is a 1971 Made-for-TV Movie
starring Billy Dee Williams, James Caan
, and several members of the actual Chicago Bears football team
. Caan and Williams respectively play Brian Piccolo and Gale Sayers, two star running backs in college (Piccolo led the nation in rushing and scoring during his senior year) who are both rookies for the Bears and thus competing for the same position. Piccolo is a loud, goofy extrovert and Sayers very softspoken and reserved, but after getting on each other's nerves with a couple of pranks early in their career, they are asked to room together (since the team is going to room by position), and become the first white and black players in team history to share a room.
They end up becoming great friends even though Sayers is the star and Piccolo rarely plays. Then Sayers badly injures his leg and Piccolo becomes the starter and puts up great numbers, while constantly visting his injured friend to push Sayers through rehab - Piccolo knowing he himself will become a better player if he has to compete with a healthy, fully-recovered Sayers. With a dilemma over whom to play, coach George Halas decides to switch Piccolo to fullback, even though he's undersized for the position, and keep the speedier Sayers at halfback, so they can both start.
The new arrangement works well for a season, but then Piccolo's weight starts dropping and his 40-yard dash time slows down. The coach sticks with him as the starter for a little while longer, but then his performance starts to suffer on the field, he wheezes on the sidelines complaining of allergies, and he is benched. Halas wonders whether Piccolo has an injury he isn't revealing or if family troubles are affecting his mentality and emotions. Then it turns out that he actually has a tumor in his right lung, has to have surgery, and will probably never play football again. The two friends' prior roles are reversed as Sayers sticks with his friend through the rehab, but then it is discovered that the tumors are spreading and a second operation will be required....Brian's Song
is widely considered one of the best made-for-TV flicks
ever made, as well as one of the few films during which it is completely acceptable, even expected, for grown men to weep openly
. There is a 2001 remake of this movie starring Mekhi Phifer, and Sean Maher. It was shown on television under the The Wonderful World of Disney
Tropes present in this work include:
- Based on a True Story: The "dramatization" variant. A few changes are made, mostly to fit the story into the allotted time and keep Halas as a main character (after he actually stepped down as head coach), but it follows real life fairly closely and even includes some actual game footage.
- The original film was made just six months after Piccolo's death.
- Black Best Friend: Sayers to Piccolo, although this isn't a standard use of the trope because the film focuses on both characters equally rather than making the white guy the "main character" and the black guy "the friend". But the implications of having a best friend and roommate of another race during 1960s America are touched on, even though it never shows either man actually experiencing racist remarks from anyone else over the issue.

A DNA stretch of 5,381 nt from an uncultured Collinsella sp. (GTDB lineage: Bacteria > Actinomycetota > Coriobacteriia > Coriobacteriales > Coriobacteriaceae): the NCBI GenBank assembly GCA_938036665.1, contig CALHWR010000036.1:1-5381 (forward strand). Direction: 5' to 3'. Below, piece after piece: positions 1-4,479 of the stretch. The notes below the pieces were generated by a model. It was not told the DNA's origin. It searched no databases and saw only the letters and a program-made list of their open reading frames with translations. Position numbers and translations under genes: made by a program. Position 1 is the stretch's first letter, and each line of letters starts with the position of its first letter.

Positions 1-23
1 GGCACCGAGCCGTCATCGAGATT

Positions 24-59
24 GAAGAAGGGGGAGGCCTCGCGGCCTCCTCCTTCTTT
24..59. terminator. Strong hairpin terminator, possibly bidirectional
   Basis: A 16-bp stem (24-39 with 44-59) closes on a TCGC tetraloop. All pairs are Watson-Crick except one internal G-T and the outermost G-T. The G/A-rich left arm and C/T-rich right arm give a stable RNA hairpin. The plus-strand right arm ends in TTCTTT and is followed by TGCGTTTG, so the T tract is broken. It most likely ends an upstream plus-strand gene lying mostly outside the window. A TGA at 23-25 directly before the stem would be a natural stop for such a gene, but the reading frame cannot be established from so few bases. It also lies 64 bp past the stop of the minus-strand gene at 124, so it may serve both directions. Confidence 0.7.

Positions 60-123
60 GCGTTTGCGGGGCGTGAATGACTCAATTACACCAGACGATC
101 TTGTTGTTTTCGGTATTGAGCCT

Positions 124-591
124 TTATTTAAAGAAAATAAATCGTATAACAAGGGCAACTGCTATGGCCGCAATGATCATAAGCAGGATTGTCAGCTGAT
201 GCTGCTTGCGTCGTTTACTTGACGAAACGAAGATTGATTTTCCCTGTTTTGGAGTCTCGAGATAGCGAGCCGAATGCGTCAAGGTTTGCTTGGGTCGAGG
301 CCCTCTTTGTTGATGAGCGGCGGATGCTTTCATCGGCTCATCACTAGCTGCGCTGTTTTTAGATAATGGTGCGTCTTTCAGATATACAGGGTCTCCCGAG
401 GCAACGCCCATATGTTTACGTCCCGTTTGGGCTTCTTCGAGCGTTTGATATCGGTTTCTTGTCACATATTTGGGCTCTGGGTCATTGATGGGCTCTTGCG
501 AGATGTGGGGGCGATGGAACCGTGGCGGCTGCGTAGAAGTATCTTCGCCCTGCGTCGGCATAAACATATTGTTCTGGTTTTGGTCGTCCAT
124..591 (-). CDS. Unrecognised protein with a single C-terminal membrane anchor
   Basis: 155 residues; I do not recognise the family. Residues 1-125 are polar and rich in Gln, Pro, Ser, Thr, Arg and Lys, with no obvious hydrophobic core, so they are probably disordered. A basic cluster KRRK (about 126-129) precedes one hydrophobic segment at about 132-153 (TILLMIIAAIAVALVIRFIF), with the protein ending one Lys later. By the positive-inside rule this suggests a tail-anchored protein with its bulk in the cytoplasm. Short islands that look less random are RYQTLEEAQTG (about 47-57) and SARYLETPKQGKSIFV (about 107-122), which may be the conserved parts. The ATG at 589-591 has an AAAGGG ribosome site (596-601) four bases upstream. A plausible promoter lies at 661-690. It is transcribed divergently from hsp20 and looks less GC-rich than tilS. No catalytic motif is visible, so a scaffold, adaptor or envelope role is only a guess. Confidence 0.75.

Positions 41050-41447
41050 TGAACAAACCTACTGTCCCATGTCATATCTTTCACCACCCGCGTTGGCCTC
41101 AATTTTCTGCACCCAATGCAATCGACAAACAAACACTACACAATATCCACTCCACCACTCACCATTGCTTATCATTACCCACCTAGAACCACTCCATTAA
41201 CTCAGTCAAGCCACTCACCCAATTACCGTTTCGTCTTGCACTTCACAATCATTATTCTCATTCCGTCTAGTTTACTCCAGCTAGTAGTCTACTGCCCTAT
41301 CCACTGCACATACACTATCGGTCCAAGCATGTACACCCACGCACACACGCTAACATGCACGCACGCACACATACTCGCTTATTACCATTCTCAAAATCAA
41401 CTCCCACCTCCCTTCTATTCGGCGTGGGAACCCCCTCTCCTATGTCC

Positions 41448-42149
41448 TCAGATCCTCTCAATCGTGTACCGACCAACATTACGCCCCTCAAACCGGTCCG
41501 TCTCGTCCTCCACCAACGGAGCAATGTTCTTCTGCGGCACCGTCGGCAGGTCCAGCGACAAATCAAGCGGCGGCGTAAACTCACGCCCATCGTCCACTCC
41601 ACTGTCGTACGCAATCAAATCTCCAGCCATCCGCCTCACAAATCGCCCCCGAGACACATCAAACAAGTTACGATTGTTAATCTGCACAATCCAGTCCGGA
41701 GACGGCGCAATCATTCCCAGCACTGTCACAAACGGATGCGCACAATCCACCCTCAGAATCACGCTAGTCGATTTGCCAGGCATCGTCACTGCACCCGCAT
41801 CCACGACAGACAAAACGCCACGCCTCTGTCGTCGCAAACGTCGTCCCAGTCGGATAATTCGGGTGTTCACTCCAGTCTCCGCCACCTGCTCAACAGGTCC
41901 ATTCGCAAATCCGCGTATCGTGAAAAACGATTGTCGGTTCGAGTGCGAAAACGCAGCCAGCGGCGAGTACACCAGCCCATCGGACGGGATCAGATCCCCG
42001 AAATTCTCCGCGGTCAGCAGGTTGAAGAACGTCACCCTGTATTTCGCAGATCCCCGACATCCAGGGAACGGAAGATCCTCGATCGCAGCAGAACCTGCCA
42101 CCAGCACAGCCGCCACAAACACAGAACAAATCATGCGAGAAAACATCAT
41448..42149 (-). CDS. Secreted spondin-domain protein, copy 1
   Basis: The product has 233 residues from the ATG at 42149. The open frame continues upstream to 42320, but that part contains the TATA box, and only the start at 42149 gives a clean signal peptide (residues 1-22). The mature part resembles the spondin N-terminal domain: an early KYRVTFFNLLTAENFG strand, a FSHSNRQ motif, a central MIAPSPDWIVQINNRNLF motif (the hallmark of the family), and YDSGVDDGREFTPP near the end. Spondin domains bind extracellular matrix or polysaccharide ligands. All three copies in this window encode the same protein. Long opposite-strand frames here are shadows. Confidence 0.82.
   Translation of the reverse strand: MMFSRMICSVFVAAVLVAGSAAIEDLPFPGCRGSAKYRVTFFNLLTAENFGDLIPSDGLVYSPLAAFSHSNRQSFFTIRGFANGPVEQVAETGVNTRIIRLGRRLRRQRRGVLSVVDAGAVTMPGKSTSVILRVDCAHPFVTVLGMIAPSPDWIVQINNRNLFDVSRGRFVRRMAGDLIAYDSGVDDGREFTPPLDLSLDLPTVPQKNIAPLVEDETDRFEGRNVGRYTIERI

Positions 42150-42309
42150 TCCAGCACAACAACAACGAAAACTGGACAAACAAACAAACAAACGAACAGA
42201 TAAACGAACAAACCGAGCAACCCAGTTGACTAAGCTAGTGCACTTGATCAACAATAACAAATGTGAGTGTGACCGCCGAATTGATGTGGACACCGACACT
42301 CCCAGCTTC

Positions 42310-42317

- Chekhov's Gun: Averted. Early in the film, Sayers comes upon Piccolo practicing his footwork for a halfback option since he knows it's in the playbook and he wants to have a way to stand out. Sayers suggests Piccolo run to his left instead of his right, because the defense would less expect a right-handed man to throw while running left. But neither player is ever later shown running the halfback option or throwing a pass during a game, or even during practice for that matter.
- Chick Flick: It's a chick flick FOR MEN!
- Disneyfication: Fortunately averted with the 2001 remake. However, it does bend to political correctness which is not quite in keeping with the period this story is set.
- Incurable Cough of Death: Brian Piccolo hacking and wheezing on the sidline complaining of hay fever and allergies. A fairly realistic example of this trope since he's actually got a tumor in his lung.
- Manly Tears: One of the biggest causes of it ever.
- Novelization: Subverted - rather than turn it into a novel, William Blinn's Emmy-winning teleplay was published in book form.
- N-Word Privileges: This movie has an example of "honorary pass" privileges being (temporarily) extended to a out-group member. During a workout/physical therapy session for Sayers, Piccolo calls him a nigger, hoping to motivate Sayers by making him angry enough to forget his despondency over his lengthy and painful rehab process. As soon as the word comes out, Sayers just stares at him, shocked, for a few seconds before bursting out laughing and pointing out that he realizes what Piccolo was trying to do.
- Playing Against Type: Audiences who identify Billy Dee Williams with the popularized image of the suave, debonair, smooth-talking, supercool ladies man will be shocked to see his subdued performance in his portrayal of Sayers who was shy, quiet and reserved.
- Rated M for Manly: Not in the typical way, but yes.
- Rousing Speech: Sayers has two, first the lockeroom one where he announces to the rest of the team that Brian has cancer, and again at the awards banquet. The film even goes out of its way to portray Sayers as shy and uncomfortable with public speaking to add extra weight.
- Salt and Pepper: Piccolo and Sayers, when they become roommates.
- Take a Third Option: Halas switching Piccolo to fullback when he can't decide who should start.
- The Remake: By Disney in 2001.
- Throw It In: James Caan decided on a whim to literally stick his tongue in his cheek in a few scenes, not knowing this was a real habit of Piccolo's. He found out when Brian's wife asked him how he knew.